|The debate over whether to drill
for oil in the Arctic National Wildlife Refuge has centered on
a huge herd of caribou that live there. The Porcupine herd,
named for a river, breeds on a coastal plain that may hold
billions of barrels of oil. Chad Kister, the author of a new
book called "Arctic Quest," says the caribou have nowhere else
"And it's the only place that they have, because
the coastal plain is surrounded on one side by the Arctic
Ocean and the other side by the jagged peaks of the Brooks
mountain range, and they only have the narrow strip of
coastal plain in which to breed."
The oil industry contends that it will use only a small
part of the coastal plain. But Kister says roads, pipelines
and airstrips will disrupt the whole area. And he says oil
operations around nearby Prudhoe Bay prove the point.
"There used to be 17 percent of the central
Arctic caribou herd that used the Prudhoe Bay region for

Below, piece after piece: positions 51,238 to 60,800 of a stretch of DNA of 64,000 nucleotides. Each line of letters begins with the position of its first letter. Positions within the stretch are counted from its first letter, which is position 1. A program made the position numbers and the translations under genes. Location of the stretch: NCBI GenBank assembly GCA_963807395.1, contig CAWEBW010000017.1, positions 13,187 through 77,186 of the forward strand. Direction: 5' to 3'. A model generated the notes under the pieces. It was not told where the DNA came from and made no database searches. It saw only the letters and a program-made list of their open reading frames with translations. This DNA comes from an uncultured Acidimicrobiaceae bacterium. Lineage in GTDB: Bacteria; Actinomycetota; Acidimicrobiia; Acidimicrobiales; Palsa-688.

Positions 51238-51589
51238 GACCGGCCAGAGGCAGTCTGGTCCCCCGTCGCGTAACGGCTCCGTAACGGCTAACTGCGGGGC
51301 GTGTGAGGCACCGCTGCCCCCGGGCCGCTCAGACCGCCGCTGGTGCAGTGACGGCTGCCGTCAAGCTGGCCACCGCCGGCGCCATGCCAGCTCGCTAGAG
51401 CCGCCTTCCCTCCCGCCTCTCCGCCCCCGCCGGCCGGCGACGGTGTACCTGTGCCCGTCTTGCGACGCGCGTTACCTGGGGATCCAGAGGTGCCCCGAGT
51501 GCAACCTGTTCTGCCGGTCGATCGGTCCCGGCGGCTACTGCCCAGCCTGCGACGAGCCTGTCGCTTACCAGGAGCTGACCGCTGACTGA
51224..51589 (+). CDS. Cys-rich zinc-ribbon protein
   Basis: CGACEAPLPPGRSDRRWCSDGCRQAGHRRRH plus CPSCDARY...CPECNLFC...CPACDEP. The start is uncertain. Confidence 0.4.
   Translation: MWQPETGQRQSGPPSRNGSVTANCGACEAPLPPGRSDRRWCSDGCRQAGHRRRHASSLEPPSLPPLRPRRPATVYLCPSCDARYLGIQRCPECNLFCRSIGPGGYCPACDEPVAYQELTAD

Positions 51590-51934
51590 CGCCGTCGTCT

breeding. Now it's only one percent. And the caribou need to
move in order to survive. In addition to migrating almost a
thousand miles twice a year, they also move on average more
than 20 miles a day because they have to get away from
Kister says a single caribou can lose several pints of
blood each day to Alaska's swarming mosquitoes, so they have
to keep moving.
"Roads and pipelines hinder this movement.
Caribou tend to avoid developed areas and lose a lot more
blood from mosquito bites because it keeps them from moving
to escape the mosquitoes."
Kister says that can harm the health of the caribou. And he
says it illustrates how development can disrupt wildlife in